Many local and national immigrant, human, and civil rights organisations have issued statements, held town halls, and mobilised in the streets to make their opposition to Trump’s anti-immigrant rhetoric visible and known. In addition to strategising how to combat Trump’s potential policies and the wave of hate crimes that his looming presidency has inspired, communities are also learning how to come together in the face of a common threat.

One particular community that can teach us all about resisting and surviving border militarisation and violence is the Tohono O’odham Nation. The Tohono O’odham have lived in what is now considered the US Southwest and Mexican Northwest for thousands of years. As a result, they have borne the brunt of US border politics since their land was annexed by the US in 1853 and their community was literally and violently cut in half.

The negative effects of US immigration policy on the Tohono O’odham have been escalating in recent years with the militarisation of the border region during the Bill Clinton era and then ramped up under the Obama administration. According to the official website of the Tohono O’odham Nation, “On countless occasions, the US Border Patrol has detained and deported members of the Tohono O’odham Nation who were simply traveling through their own traditional lands, practicing migratory traditions essential to their religion, economy and culture.”

It should then be no surprise then that the Tohono O’odham have vowed to resist Trump’s border wall. In the days following the presidential election, Vice Chairman Verlon Jose stated in an interview with a local radio station, “Over my dead body will a wall be built. I don’t wish to die, but I wish to work together with people so we can truly protect the homeland of this place they call the United States of America, not only for my people, not only for our Tohono O’odham Nation members, but for the American people.”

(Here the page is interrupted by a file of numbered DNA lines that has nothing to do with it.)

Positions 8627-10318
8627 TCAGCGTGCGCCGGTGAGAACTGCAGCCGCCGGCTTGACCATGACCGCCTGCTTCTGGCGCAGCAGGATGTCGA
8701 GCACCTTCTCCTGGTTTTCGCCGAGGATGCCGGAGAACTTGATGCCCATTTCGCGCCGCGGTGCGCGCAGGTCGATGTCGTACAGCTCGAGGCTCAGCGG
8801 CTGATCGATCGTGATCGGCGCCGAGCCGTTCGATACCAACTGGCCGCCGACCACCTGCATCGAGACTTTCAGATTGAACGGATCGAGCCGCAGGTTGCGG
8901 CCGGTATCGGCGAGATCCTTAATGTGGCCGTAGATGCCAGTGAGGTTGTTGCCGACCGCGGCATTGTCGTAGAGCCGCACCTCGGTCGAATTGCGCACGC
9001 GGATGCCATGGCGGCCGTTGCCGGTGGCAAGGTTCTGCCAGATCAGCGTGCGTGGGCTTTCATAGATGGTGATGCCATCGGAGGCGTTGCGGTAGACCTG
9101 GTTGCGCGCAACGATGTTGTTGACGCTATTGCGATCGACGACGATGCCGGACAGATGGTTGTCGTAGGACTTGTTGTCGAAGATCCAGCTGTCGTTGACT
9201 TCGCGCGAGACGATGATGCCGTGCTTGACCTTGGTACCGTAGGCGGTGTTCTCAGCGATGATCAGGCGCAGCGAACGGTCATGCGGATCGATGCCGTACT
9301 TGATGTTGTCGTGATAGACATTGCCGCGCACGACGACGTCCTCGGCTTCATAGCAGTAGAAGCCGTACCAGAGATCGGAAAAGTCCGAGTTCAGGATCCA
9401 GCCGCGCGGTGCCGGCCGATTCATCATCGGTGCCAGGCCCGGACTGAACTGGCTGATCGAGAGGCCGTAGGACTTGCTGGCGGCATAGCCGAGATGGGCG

In thinking about the future of US relations with Mexico we think it is important to acknowledge the history between these two nations—a history rooted in colonialism, land grabs and a long-standing desire for cheap labour on behalf of the US agricultural industry that has always belied US immigration policy. Moreover, presidents on both sides of the border have never cared to understand border communities, nor expressed any real concern for migrants, whose labour has supported the economies of both nations for generations. In fact, when Mexico’s president Enrique Peña Nieto met with Trump in October of this year, there was no real critique of the aforementioned border wall, his only comment being that Mexico would “not pay for it”.

Instead of worrying about Trump’s rhetoric or the Mexican government’s response we think it is instructive to recognise and support the border communities that have been resisting, organising and imagining alternative ways of existing and thriving in the border region for centuries.

Michelle Téllez and Maurice R. Magaña are assistant professors of Mexican American studies at the University of Arizona. 

This article is published under a Creative Commons Licence and may be republished with attribution. 


Published December 7, 2016

Share